Patterns and the natural environment
Throughout my research project, one trend that had been particularly strong is the impact the natural environment has on the design and conceptual centre of buildings and spaces for people on the Autism spectrum. When I say the ‘natural environment’, I refer to the colours, shapes, textures, lighting and patterns that all, in one way or another, can be found as an occurrence in nature.
A few weeks ago now, I got the opportunity to meet with Dr Ute Leonards, a researcher in the School of Experimental Psychology at the University of Bristol. One of the particularly interesting perspectives to come out of this meeting is the effects that patterns can have on a person and the way they can be settling or disruptive to a person, particularly if they’re vulnerable. This vulnerable group can include the elderly, the injured, the ill and those with a disability or medical condition, including Autism Spectrum Disorder (ASD).
As Dr Leonards explained, natural patterns, or ones that occur in nature, are more easily processed by the brain as they are something we expect to see in the world, whereas unnatural ones are more difficult to process. Waves from the ocean or circles on trees would be natural patterns and are, therefore, processed by the brain with little difficulty.
Most of the time, a perfectly able-bodied, neurotypical and generally healthy person wouldn’t even notice the difficulties that patterns can create. However, it was pointed out that even the healthiest of people can be negatively affected by some patterns and contrasts and certain frequencies.
Since the human mind tends to agree with natural patterns, perhaps that’s why so many of the buildings I’ve visited incorporate elements of the natural.
The natural environment has also impacted on some building’s designs themselves. While in France, I visited L’éveil du Scarabée (meaning “beetle awakening”), a residential complex developed around the concept of the beetle. The central pod of the complex is elongated and round, housing the community-driven services of the residence such as the teaching rooms, the nurses quarters, the cafe and teaching kitchen. The five ‘legs’ stemming from the central pod have four bedrooms, each with a large ensuite. During the building’s development, the legs were created to try to alleviate the tension and anxiety often brought on by long corridors and dispel any semblance of a hospital or institution.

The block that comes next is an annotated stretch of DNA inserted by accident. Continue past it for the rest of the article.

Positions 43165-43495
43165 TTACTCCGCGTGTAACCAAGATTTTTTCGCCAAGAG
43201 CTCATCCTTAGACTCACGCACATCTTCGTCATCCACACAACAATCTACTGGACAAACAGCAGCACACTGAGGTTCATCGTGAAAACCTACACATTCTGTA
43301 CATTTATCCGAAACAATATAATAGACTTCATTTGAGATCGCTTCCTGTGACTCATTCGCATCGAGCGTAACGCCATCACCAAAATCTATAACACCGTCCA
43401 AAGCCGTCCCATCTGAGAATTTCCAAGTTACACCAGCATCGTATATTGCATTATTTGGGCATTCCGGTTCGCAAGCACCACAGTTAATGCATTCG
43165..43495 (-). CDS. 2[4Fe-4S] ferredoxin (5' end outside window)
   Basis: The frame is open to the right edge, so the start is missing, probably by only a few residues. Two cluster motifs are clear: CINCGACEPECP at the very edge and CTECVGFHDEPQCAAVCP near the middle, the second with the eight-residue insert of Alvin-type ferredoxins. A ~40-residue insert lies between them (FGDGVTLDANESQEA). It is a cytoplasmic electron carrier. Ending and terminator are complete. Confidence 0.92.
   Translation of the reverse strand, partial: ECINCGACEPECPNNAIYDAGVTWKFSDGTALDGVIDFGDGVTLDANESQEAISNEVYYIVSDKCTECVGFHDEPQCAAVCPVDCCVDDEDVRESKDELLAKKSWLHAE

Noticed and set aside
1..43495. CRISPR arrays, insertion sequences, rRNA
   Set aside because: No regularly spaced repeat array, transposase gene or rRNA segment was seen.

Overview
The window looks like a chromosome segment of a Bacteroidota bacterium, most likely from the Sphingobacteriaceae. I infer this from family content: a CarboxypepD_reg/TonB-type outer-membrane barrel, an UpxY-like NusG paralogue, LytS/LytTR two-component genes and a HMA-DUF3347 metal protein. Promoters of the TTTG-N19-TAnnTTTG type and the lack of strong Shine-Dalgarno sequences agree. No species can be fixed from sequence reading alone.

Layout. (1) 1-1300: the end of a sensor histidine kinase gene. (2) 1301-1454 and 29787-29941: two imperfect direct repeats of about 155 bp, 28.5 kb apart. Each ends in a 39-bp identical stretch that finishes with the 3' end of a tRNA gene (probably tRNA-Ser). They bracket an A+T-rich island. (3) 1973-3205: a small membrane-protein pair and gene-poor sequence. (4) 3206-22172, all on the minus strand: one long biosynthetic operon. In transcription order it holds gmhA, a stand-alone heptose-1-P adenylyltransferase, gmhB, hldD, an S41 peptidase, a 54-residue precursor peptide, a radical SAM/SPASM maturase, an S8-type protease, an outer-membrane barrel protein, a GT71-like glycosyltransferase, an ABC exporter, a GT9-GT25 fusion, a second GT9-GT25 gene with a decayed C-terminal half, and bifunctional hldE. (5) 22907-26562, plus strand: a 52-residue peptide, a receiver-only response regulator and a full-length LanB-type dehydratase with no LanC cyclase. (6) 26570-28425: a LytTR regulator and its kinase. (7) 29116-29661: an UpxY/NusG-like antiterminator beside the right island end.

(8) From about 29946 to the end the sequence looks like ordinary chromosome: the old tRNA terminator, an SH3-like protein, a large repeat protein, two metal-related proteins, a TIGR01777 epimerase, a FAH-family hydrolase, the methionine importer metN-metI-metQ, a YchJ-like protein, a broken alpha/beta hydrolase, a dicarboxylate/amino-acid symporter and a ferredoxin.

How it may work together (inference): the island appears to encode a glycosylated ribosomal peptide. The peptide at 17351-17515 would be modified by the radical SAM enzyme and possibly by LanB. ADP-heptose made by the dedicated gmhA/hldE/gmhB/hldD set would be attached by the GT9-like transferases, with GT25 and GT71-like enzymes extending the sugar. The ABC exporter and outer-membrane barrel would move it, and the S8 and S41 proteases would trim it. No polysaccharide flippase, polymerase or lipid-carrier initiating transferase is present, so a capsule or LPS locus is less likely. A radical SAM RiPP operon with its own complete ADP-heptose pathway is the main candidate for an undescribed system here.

Lighting is another natural element utilised for the benefit of the residents. The staff at L’éveil du Scarabée utilise coloured LED lights to no only light the internal areas but also indicate the time of day and meals by strategically using different tones of light. This is designed as a technique to assist the residents to identify what time of day it is and what is going to happen at different points in the day. The housing complex opened in late 2014 and these techniques have worked well with the 20 people occupying the space.
Plants and the colour green have been common themes throughout the trip. One particularly striking example is Specialist Area Denmark’s Senior’s House. This elderly residential facility features deep green external and strategic internal walls at different shades of green to signify different internal spaces. Plants also form an important role on the inside for the citizen’s as they are used both as privacy barriers and path-making tools for easier wayfinding around the building. All these factors contribute to the feeling that the external woodlands surrounding flows through to the inside as well, creating a peaceful and nurturing environment (to read more on Specialist Area Denmark, go to this post).
On the other end of the scale, is the unnatural. While sometimes referred to as modern and artistic, certain shapes, patterns and contrasts at particular frequencies can create problems for some people. During the meeting with Dr Leonards, she used the example of the newly refurbished Bristol Royal Infirmary which, for a multitude of reasons, has been observed to cause unrest for some of the more vulnerable people in the community. One end of the building is clearly older and made of a warm-toned brick in a 70s style, compared to the newer end which has metal facade panelling. Despite being in a completely foreign city to me, I remembered the building she was referring to, as it struck me as being quite cold and institution-like with no visible windows from the outside. Dr Leonards explained to me the metallic panelling at certain distances and at certain angles, creates lines in a way that is disruptive to the brain.
So while it is not the material itself that creates problems for some people, it is the way the material, pattern, colour etc. is used in the buildings we create. It is interesting that not only are natural patterns being incorporated into designs but other aspects of the natural environment as well, like colour, light and shapes. While there is no scientific proof, that I’m aware of, that these elements are beneficial to not only people on the spectrum (and neurotypical and able-bodied people as well), however, social and anecdotal evidence suggests the natural environment has a positive influence on people who use the spaces, so it’s definitely something to consider when designing for people with ASD.